I wouldn't go so far as to say that ADD/ADHD doesn't exist, but I would say it's wildly overdiagnosed. Every middle-class kid and above who isn't that bright in school is diagnosed with some kind of "learning disability". The parents are happy because they know their kid is really brilliant - just struggling against adversity! And the medical companies are happy because, well, they're making millions!

    And of course all this trivializes the conditions of the few people who really DO have learning disorders.
  • KnowitsomeKnowitsome Posts: 280Registered User Junior Member
    It's common for those who don't understand ADD/ADHD or other learning disorders to bash the concept of extra time. And until you have a better understanding, it seems totally unfair. In many ways, giving extra time on exams is not ideal, but it does attempt to level the playing field.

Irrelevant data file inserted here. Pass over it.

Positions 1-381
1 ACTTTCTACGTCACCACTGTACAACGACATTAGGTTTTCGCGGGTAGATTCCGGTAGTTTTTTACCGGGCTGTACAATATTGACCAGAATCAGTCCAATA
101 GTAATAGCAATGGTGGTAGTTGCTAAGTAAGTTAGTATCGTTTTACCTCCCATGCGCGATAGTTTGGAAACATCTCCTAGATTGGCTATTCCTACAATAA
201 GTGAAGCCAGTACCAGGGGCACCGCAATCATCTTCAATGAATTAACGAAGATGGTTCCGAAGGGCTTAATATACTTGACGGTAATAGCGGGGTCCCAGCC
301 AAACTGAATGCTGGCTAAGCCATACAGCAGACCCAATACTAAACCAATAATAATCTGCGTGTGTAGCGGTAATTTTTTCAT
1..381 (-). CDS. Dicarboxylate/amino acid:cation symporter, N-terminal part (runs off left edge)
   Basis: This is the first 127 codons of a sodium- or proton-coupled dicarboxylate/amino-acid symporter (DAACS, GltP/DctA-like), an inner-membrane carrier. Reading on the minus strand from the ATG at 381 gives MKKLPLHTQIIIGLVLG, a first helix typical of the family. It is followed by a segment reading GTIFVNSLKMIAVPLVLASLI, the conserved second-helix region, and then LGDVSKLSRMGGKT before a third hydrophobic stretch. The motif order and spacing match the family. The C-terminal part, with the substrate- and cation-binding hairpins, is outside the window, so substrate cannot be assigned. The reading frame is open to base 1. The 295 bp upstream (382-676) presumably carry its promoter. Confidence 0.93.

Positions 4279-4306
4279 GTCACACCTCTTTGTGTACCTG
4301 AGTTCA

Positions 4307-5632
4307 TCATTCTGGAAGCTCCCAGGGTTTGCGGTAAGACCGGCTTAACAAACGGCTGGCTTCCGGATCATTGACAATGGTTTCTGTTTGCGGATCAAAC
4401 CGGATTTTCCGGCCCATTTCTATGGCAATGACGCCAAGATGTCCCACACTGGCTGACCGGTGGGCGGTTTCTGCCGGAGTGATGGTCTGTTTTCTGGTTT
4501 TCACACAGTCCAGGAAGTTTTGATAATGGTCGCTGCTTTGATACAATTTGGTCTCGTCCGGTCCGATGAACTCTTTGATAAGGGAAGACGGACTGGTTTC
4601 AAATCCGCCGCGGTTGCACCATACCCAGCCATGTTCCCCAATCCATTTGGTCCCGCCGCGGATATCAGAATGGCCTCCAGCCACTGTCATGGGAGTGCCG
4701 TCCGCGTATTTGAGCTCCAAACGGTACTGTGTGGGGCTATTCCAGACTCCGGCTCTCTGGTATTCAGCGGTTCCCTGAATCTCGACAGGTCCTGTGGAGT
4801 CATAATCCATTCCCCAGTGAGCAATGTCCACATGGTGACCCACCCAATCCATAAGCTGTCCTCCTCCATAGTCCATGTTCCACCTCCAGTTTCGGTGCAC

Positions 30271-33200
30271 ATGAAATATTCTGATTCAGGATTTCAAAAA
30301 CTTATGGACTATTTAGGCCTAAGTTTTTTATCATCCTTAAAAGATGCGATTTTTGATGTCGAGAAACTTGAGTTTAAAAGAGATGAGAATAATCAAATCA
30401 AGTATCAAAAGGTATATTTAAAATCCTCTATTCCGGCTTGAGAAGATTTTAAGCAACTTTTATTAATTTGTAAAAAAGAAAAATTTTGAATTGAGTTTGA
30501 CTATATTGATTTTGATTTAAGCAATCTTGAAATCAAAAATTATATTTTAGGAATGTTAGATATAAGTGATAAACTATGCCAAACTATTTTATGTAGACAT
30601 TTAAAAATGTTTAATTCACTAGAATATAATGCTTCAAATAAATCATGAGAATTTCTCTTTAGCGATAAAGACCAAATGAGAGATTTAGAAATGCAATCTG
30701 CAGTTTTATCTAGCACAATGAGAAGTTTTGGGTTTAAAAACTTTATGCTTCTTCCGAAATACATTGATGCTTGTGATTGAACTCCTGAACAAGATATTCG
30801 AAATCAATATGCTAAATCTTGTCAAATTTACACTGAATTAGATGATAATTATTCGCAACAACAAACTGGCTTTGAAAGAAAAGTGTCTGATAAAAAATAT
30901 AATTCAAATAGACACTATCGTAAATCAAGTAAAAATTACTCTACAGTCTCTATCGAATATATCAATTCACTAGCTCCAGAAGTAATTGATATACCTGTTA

There are portions of some diagnostic tests which reveal where children have significant deficits in transmitting ideas from brain to paper, and extra time is to allow them to get the ideas they understand out. For example, when DS was in 4th grade, I recall him taking 2 HOURS to do math homework his classmates finished in 15 minutes (though he clearly knew the material). And yes, he IS brilliant - outshines most of his fellow NMFs in most subjects, yet still has difficulties getting ideas onto paper (though Asperger's, not ADHD, is his primary diagnosis). Would normal time on the SAT where he'd get, say, 1800, be more indicative of his ability to do college work and understand the material than his 2350? I don't think so.